I told the person with the problem.
I was at the craft event again yesterday. I have been going to these events for long enough now that I know quite a few of the regular stall holders well enough that, if they are working alone, they know I will stand there for a few minutes while they rush off to the loo and then on to get yet another mug of their caffeine fix of choice - usually coffee. When my friend P.... is not there, and she won't be there until September, I get asked to help.
So, I prowled down to the show grounds before starting time and was almost immediately pounced upon.
"Can you crochet?"
"Can you help?"
"I might be able to but I am a left pawed cat."
The person asking me laughed but then turned serious. I didn't know her but someone else had sent her over to see if I could help.
She explained that she knew only the absolute basics of crochet but she wanted to enlarge something her daughter had made for her. She had the motif pattern but she couldn't read the instructions. Alarm bells rang but from a distance as she said that. Instructions are notoriously difficult to write and crochet instructions tend to be even more difficult than knitting instructions. Most crochet instructions now tend to be in diagrammatic form. These were not.
"Have you got a picture of the motif?" I asked her.
She looked at me in a puzzled sort of way and I added,"I need to read the picture."
I am not sure she thought I was making sense at that point but we had time so she produced hook and yarn and brought up the pattern on her fancy phone.
"That's what it says," she showed me.
"And what is it supposed to look like?" I asked.
She scrolled down a little further. I looked. Thankfully it was actually very simple. It was the corner that was bothering her.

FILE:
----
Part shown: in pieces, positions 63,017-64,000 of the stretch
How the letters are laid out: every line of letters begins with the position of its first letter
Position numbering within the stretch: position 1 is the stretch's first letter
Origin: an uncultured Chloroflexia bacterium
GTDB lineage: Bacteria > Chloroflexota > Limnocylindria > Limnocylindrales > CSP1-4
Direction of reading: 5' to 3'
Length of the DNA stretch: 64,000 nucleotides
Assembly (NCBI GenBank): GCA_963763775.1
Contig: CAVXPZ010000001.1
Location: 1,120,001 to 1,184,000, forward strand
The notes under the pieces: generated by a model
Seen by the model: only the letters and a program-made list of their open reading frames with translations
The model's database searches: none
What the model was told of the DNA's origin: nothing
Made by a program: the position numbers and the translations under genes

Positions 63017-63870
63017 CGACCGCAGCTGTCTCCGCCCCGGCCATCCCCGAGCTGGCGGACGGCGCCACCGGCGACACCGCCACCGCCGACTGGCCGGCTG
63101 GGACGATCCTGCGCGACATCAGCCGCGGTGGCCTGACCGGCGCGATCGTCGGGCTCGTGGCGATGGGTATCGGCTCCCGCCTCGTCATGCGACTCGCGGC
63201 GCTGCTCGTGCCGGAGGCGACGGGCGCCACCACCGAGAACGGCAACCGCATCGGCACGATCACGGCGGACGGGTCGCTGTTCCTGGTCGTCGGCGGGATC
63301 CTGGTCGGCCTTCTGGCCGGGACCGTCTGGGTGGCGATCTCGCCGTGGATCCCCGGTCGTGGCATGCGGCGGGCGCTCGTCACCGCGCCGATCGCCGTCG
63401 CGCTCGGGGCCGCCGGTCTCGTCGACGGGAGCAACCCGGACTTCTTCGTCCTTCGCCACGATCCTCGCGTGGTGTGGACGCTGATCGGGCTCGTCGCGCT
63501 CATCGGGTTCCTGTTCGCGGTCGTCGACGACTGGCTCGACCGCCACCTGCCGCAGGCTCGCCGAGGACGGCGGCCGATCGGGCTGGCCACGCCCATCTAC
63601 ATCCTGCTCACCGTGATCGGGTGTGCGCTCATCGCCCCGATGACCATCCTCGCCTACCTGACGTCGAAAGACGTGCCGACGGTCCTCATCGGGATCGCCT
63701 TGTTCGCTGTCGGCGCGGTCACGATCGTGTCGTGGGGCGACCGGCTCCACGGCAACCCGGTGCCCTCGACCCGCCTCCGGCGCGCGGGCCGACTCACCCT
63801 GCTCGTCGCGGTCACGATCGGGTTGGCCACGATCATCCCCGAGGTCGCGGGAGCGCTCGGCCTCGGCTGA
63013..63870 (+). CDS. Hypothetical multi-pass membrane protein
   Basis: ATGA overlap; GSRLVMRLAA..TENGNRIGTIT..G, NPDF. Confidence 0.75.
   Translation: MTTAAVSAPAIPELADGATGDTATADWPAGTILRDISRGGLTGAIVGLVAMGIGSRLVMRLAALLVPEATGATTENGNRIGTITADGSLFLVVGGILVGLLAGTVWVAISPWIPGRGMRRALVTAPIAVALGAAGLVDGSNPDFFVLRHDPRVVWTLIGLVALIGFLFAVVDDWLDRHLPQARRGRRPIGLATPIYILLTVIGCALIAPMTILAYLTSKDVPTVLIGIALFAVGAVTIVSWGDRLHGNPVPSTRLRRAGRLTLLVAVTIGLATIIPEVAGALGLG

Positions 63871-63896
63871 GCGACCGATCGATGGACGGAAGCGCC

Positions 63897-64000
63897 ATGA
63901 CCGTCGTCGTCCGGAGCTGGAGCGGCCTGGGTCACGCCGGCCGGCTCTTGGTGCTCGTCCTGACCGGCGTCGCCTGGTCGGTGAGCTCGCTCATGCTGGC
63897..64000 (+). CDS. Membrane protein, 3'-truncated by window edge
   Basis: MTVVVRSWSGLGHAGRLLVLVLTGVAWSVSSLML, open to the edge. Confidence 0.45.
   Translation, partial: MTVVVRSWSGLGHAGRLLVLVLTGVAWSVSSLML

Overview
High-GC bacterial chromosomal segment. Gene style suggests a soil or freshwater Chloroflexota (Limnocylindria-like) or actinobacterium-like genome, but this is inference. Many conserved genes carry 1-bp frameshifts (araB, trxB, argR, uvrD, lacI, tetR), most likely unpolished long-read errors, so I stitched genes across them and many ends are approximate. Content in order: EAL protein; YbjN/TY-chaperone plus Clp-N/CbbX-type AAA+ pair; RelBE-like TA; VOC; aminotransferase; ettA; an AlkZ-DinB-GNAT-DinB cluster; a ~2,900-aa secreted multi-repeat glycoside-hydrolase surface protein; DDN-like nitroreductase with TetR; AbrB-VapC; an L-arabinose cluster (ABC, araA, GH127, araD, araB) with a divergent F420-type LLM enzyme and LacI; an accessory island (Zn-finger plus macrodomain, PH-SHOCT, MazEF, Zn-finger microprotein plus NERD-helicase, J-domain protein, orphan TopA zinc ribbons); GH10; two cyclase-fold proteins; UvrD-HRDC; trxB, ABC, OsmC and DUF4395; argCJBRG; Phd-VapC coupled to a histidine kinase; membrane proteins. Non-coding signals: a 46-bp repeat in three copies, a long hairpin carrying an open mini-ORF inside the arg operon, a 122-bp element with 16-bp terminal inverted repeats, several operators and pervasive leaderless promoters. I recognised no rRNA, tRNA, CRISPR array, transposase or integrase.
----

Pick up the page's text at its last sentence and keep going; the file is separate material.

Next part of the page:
She went back to the instructions but I told her,"No, I have the picture in my head. Leave me with it for a moment and I'll see if I can do it. I don't want to look at the instructions."
And I didn't. It was one of those moments when looking at the picture made far more sense. I could see exactly what the person who had designed the pattern intended and how she had done it. The written instructions made no sense at all even though I understand US terms - which are different from the rest of the world. It is little wonder a novice crocheter had a problem.
I tried it out.Yes. That was it. I showed her. I had done it "back to front" from her because of working left handed but she could see how it was done. I undid it and made her try right handed. She did it slowly.
Her husband, also working on their stand, gave me a nod and said,
"That's an excellent example of a picture being worth a thousand words."
She threw the ball of yarn at him. He laughed. I prowled off to do what I had come to do thinking, "Thank goodness' for pictures."